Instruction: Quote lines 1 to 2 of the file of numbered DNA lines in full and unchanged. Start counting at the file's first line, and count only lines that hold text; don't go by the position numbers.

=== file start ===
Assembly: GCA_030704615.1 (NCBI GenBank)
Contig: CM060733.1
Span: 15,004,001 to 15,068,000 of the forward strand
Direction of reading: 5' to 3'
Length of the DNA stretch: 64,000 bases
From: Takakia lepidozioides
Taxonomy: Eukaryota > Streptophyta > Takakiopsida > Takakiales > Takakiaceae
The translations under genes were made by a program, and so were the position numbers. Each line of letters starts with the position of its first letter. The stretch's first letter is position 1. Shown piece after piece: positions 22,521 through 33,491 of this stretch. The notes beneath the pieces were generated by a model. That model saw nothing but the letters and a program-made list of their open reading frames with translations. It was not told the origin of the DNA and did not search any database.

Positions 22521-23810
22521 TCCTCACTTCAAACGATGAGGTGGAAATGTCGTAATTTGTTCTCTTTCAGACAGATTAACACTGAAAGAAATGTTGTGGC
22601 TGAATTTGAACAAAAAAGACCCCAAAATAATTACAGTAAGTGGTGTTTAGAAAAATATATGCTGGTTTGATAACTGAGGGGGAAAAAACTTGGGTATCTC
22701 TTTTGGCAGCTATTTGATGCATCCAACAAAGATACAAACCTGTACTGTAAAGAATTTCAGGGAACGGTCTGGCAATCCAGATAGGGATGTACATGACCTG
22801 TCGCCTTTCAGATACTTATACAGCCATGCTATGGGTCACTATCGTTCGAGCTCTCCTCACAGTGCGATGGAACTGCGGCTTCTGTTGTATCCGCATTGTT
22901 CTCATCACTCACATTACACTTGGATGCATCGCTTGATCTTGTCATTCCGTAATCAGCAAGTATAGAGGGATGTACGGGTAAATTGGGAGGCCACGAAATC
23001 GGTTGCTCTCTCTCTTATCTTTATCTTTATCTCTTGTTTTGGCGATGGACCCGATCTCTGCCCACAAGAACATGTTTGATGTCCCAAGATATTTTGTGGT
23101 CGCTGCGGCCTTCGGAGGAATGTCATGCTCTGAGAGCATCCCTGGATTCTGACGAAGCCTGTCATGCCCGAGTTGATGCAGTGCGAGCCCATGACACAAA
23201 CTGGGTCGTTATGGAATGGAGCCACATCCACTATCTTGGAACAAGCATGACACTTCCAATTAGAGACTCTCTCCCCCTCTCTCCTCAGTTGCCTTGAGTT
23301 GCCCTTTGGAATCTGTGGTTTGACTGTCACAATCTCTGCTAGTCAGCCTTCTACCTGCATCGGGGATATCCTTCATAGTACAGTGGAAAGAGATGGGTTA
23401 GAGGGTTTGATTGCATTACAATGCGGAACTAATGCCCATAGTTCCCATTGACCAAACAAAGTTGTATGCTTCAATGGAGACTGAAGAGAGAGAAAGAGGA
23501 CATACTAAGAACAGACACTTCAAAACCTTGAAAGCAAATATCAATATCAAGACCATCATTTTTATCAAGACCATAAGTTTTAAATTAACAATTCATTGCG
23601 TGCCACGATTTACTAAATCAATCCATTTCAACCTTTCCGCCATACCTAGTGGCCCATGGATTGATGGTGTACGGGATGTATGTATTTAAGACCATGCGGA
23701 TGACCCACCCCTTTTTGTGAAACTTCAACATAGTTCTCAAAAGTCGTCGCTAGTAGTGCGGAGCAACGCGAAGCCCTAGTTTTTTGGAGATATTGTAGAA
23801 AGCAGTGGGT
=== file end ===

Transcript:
Assembly: GCA_030704615.1 (NCBI GenBank)
Contig: CM060733.1